Saturday, September 24, 2005
blaming the afflicted for their affliction
Stephen Crowley/The New York Times
"As he went along, he saw a man blind from birth. His disciples asked him, "Rabbi, who sinned, this man or his parents, that he was born blind?"
'Neither this man nor his parents sinned,' said Jesus, 'but this happened so that the work of God might be displayed in his life. As long as it is day, we must do the work of Him who sent me. Night is coming, when no one can work. While I am in the world, I am the light of the world.'
Having said this, he spit on the ground, made some mud with the saliva, and put it on the man's eyes. "Go," he told him, "wash in the Pool of Siloam" (this word means Sent).
So the man went and washed, and came home seeing. John 9:1-7
When the tsunami hit SE Asia and when Hurricane Katrina hit New Orleans, there was a large amount of talk in conservative / "Christian" circles about the natural disasters being sent from God. For some people, viewing the images of suffering Asians and crowds of dispossessed Black people was an indication that God had "judged them" and decided to inflict those disasters for the sins of the people of those regions.
Senator Richard H. Baker, a 10-term white Republican from Baton Rouge was overhead saying this about the Hurricane Katrina disaster:
"We finally cleaned up public housing in New Orleans. We couldn't do it, but God did it.
While I'm not disputing that the Bible doesn't contain stories of God's judgement against people using disasters (the Flood, Sodom & Gomorrah) I would argue that the obvious motivation behind people's thinking that these disasters are from Heaven is white racism rather than reverence for God. Many conservative white 'Christians' in their minds say, "If they're not white or Christian, too bad... F*CK 'EM." but out loud, they self-censor by simply commenting that it must have been "God".
Funny how none of these comments have come up with Hurricane Rita hitting Texas. Big surprise, right? God would never punish Texas, it's white AND Christian! Instead, some white conservatives have concluded that the Japanese Yakuza are responsible for the hurricanes - using a machine they stole from the Russians, of course. That's right, those tricky Japanese are still sore over that whole Hiroshima and Nagasaki thing.
While I do believe that God does work through the natural world, I always remember the passage I posted above from John whenever I hear people quickly pronounce the latest circumstances in the world are due to divine judgement. The disciples, reacting in a worldy matter, assumed that the man's blindness was the fault of himself or his parents, but Jesus rebuked them and instead, took the time to heal the man. The impact of Jesus' example in the story is a heavy one for anybody who claims to be a true follower of God and it carries with it 2 important lessons:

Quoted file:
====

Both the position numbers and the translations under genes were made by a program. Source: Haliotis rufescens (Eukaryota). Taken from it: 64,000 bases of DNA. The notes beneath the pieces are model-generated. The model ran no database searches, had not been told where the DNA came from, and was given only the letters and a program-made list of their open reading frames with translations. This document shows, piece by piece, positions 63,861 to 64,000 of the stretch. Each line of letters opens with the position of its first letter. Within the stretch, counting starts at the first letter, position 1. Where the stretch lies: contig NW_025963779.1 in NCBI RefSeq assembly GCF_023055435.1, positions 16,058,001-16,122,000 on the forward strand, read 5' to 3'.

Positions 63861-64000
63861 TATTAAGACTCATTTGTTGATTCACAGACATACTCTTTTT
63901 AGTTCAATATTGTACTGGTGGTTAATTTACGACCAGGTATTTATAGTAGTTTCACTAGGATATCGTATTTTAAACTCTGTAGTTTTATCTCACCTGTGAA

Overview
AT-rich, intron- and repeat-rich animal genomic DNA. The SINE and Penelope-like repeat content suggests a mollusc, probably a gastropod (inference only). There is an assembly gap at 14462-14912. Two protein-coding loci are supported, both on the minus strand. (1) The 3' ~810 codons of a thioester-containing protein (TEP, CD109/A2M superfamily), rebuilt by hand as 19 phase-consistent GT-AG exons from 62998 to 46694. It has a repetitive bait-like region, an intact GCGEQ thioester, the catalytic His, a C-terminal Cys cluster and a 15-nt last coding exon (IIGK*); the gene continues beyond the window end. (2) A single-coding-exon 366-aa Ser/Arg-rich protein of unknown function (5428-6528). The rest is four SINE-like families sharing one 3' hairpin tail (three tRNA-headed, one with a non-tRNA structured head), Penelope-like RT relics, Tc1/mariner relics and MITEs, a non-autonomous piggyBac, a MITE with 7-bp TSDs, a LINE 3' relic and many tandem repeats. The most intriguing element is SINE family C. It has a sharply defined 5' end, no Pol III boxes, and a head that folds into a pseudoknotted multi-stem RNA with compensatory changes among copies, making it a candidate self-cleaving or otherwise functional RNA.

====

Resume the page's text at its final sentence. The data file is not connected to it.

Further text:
1. Not everybody who suffers deserves to;
2. That it our responsibility to be agents of positive change in a world filled with injustice.
That's why I agree with other bloggers like David and Jeff that a requirement of a true faith in God is a participation and interest in social justice. Movements like Sojourners are a great start, but they're still far from mainstream. If Christians really claim to be the carriers of God's love for humanity, why has servanthood and sacrificial living for the sake of others become so divorced from the "Christianity" of Western civilization? If America is a country of equal opportunity, why is there so much inequality?
Part of the answer lies with the vices of selfishness, laziness, and again, the racism that exists covertly on both a personal and systemic level. As long as America fails to deal with those issues, we ignore our own complicity in the perpetuation of the broken world we live in today.
"For some people, viewing the images of suffering Asians and crowds of dispossed Black people was an indication that God had "judged them" and decided to inflict those disasters for the sins of the people of those regions."
that's about as far from the truth as can be. pharisees. it just brings out the sinfulness and self-righteousness that occupies the hearts of men.
what are you talking about, it was israel that caused the hurricane. :P
No, everyone knows the hurricane was whipped up by the Republicans to kill all the black people.Post a Comment
"Many black leaders have said that this [the response to Hurricane Katrina] is an example of black genocide.� �A reporter at a Hurricane Katrina press conference held by the Congressional Black Caucus
�There�s going to be plenty of time to make [hurricane recovery] a racist issue, and I�m going to do it.� �Congresswoman Diane Watson, responding to the question.